Saturday, May 7, 2011

Anabolic androgenic steroids and heart disease

     Anabolic androgenic steroid (AAS) abuse is widespread in competitive sports.  It has been estimated that close to 3% of American adults have used AAS. (1)  In one study 29% of college football players and 21% of male track and field athletes reported use. (2)  Self admitted use of AAS in elite power lifters was 55% in another study. (3)

Brian Pillman
     Prevalence of AAS use among American professional wrestlers is unknown.  Data is limited because many past and current users are reluctant to admit usage of performance enhancing drugs.  Self reporting is known to yield inaccurate information.  This is especially true since 1990 when AAS were classified as a Schedule III drug of misuse.  Under oath Terry Bollea (Hulk Hogan) estimated 75-80% of WWE wrestlers were using AAS during 1982-83. (4)    While it is believed current use if down, no data are available.

     For over two decades there has been an epidemic of American professional wrestlers dying young.  Keith Pinckard, M.D., Ph.D, a forensic pathologist in Dallas, Texas who has followed deaths in professional wrestling estimated that professional wrestlers are 12 times more likely to die of heart disease than other individuals ages 25 to 44. (5)  That AAS can cause heart disease has been well known for a number of years. 

Eddie Guerrero
     A non-fatal heart attack was first reported in the medical literature in a 22 year old weightlifter who used AAS for only six weeks. (6)  The first fatal heart attack was reported in a college athlete. (7)  Other cardiac fatalities due to heart attacks have subsequently been reported. (8,9)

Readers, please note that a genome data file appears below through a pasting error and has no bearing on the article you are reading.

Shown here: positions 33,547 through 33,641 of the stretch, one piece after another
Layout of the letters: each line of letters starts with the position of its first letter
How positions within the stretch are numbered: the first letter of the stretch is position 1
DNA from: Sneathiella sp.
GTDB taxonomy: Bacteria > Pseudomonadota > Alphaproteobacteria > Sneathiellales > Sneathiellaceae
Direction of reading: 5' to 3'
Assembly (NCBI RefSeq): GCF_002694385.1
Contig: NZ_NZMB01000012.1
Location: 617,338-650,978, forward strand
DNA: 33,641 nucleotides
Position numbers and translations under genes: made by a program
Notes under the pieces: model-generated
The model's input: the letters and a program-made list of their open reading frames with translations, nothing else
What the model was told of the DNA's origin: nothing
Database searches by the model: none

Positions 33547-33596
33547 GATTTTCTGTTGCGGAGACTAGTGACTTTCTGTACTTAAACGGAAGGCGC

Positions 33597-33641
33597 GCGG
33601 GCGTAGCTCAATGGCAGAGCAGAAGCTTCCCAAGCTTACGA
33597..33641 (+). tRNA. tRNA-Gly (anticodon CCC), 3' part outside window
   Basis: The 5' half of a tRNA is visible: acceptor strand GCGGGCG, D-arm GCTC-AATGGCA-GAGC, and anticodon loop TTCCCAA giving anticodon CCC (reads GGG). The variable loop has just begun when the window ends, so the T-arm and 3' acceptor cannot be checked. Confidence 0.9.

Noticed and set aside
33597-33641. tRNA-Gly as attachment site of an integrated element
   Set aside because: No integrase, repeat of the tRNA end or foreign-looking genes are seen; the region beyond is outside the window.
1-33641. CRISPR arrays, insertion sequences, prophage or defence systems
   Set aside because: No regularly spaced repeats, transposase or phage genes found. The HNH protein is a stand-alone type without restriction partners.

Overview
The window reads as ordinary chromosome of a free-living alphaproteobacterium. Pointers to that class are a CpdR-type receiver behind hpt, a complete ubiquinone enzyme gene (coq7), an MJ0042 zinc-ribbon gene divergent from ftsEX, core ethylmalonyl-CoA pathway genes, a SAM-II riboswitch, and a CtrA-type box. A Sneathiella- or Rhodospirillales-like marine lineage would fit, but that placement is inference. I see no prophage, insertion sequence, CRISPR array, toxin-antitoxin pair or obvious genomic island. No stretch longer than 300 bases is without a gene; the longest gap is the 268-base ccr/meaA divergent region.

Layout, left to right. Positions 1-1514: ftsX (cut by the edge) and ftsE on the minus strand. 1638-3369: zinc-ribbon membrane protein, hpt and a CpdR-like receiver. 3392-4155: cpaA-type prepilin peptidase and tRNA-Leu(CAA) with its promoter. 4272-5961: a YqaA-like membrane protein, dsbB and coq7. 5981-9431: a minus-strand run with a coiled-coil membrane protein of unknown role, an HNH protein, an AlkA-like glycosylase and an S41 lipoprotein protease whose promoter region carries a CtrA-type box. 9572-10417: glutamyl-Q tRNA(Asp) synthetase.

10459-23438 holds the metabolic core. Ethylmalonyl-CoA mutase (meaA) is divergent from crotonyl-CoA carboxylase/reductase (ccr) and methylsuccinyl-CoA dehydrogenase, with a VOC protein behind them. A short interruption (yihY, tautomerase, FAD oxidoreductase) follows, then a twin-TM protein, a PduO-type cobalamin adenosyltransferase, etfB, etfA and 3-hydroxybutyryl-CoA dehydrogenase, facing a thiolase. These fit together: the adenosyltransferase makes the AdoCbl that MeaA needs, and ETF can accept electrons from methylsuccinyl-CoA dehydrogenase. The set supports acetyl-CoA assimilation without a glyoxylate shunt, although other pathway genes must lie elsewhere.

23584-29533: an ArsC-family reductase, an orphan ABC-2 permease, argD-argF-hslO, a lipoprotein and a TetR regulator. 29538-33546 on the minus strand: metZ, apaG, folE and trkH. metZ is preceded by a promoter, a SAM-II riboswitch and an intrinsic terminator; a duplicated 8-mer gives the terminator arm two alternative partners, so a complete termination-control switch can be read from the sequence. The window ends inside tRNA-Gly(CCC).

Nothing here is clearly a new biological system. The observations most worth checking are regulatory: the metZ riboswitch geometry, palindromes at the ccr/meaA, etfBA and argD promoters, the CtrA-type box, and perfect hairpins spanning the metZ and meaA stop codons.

There have also been reports of cardiomyopathy occurring in AAS users. (10, 11)  There are studies that show AAS can cause abnormal enlargement of the left heart ventricle that can persist even after stopping drug use. (12)  Such changes to the heart function can cause heart failure (13) and even sudden death. (14)

     Other specific complications that have been reported in AAS users include pulmonary embolism (15), hypertension (16), adverse cholesterol profiles (17), and lethal heart rhythms (18).

David Smith
    Many well know American professional wrestlers have died prematurely with autopsy findings supporting the use of AAS as a contributing factor.  Autopsy findings that have been described in AAS users include increased cardiac mass, features of hypertrophic cardiomyopathy, interstitial fibrosis in the myocardium, and atherosclerosis.  Acute coronary thrombosis is not always identified. (11)

     On February 27, 2006 WWE implemented a Wellness Program that included a substance abuse and drug policy. (19)  The non-medical use of AAS which include and are based on the natural steroid testosterone is prohibited.  It is too early to know what effect this new policy will have on the death rate of professional wrestlers.


  1. National Institute on Drug Abuse (NIDA) notes 2000; 15(3): 15.
  2. Clin Sports Med 1990; 2: 155.
  3. Physician Sportmed 1988; 16: 91.
  4. United States v. Vincent K. McMahon and Titan Sports, No 93-CT-1276.
  6. Am J Cardio 1988; 62: 162.
  7. N Engl J med 1990; 322: 476.
  8. Ugersk Laeger 1991; 153: 587.
  9. Am J Heart 1992; 124: 507.
  10. Physician Sportsmed 1988; 16(11): 109.
  11. Med J Aust 1993; 158: 34.
  12. Prog Cardiovasc Dis 1998; 41: 1.
  13. Eur Heart J 1996; 17: 1576.
  14. Med Sci Sports Exerc  1995; 27(9): 1252.
  15. JAMA 1992; 6: 2328.
  16. Med Toxicol Adverse Drug Exp 1989; 4: 254.
  17. Arch Intern Med 1991; 151: 1925.
  18. Am J Cardio 2000; 85 (10): 1212.

Photographs are for illustrative purposes only.  Wrestling with Death does not claim ownership.

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